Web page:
At the same time, the list of other companies offering bankers exorbitant salaries grew. Private equity funds have long relied on training offered by large investment banks, attracting talent with better salaries and slightly softer working hours. US banks are particularly vulnerable, with an oversized private investment industry offering equally oversized compensation. (Blackstone, one of the largest such companies, received 29,000 applications for 100 junior-level jobs in 2021.) In recent years, these have been joined by a growing cohort of go-it-alone dealmakers doing take companies public through special purpose acquisition companies. . M&A boutiques, which advise on mergers without the full offering of an investment bank, draw even more bankers away from the bank.
Third, there has indeed been a change in the attitude of the workers, but not a change resulting from their refusal to hack the working hours of their predecessors. Florian Pollner of McKinsey, a consultancy, describes how, in conversations with HR bosses, a theme that comes up time and time again is young workers’ more modular approach to their careers. Instead of looking for lifetime jobs, they look for roles they can spend a few years in and then come away with broader options.
This works in favor of banks when recruiting junior staff: their graduate programs are still considered excellent preparation for a career. But it also puts pressure on attrition rates in an industry already known for the mercenary outlook of its employees.
These forces are changing the way banks recruit and retain staff. Many have long tried to attract employees from a more diverse pool. This task is now more urgent and goes beyond obvious lines like race and gender. Pollner sees banks at all levels recruiting from a much wider range of universities than before – and, just as importantly, trying to hire people with personalities “different from the stereotypical average banker”. Retention efforts also have a darker side: An investment manager at a London private equity fund reports hiring juniors from two separate banks’ M&A offices, only to have the two receive letters from their former employers suggesting they might have to refund premiums (in the end, they didn’t). Like any battle, that of banking talent can quickly turn sour.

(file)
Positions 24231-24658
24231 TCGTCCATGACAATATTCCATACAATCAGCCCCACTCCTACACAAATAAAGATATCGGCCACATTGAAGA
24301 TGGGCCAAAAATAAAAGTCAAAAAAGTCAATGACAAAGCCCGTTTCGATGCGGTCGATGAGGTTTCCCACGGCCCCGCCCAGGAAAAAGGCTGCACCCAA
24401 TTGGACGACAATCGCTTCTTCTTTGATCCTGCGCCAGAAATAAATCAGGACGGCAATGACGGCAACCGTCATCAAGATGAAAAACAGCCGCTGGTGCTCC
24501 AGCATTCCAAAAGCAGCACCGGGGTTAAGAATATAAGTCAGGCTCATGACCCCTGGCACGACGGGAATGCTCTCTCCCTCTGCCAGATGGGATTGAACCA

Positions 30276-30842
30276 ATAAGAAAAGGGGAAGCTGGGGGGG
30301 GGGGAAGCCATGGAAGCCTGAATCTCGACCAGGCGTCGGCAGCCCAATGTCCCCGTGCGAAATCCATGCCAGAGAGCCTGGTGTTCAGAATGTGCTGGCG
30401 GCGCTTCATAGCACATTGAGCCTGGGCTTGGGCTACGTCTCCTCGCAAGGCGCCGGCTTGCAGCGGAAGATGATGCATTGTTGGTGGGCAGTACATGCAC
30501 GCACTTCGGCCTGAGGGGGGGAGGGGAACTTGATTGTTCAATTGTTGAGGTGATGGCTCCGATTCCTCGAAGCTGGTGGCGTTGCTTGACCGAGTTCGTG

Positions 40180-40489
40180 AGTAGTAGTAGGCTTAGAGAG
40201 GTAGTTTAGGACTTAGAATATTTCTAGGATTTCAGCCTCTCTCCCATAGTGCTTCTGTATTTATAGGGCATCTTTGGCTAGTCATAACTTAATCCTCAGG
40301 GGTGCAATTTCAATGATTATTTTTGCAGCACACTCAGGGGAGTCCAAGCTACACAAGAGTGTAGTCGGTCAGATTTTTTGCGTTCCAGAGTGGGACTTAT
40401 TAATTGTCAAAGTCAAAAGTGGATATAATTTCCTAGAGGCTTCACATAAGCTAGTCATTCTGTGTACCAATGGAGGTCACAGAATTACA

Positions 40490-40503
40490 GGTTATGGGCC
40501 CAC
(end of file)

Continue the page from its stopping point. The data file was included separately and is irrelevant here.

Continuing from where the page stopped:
The net result in investment banking should be a growing gap between the biggest and most profitable banks, mainly American, and the “second tier” companies, including European banks. The latter have long had to pay more and take on more risk to compensate for not having the prestige and huge domestic market enjoyed by the Wall Street giants, with sometimes disastrous consequences: Credit Suisse and Deutsche Bank have suffered such frequent losses from scandals and exposure to questionable clients that they became the butt of industry jokes.
As second-tier banks struggle to muster the financial firepower to recruit senior talent, this problem will only get worse. The fewer qualified staff they attract, the less business flow they capture and the faster their investment banks have to shrink. In recent years, many European banks have been forced to flee Wall Street or shut down their more racy outfits altogether. More of them could become the victims of the talent wars raging at the forefront of capitalism.
© 2022 The Economist Newspaper Limited. All rights reserved. Excerpt from The Economist published under licence. The original article can be found at www.economist.com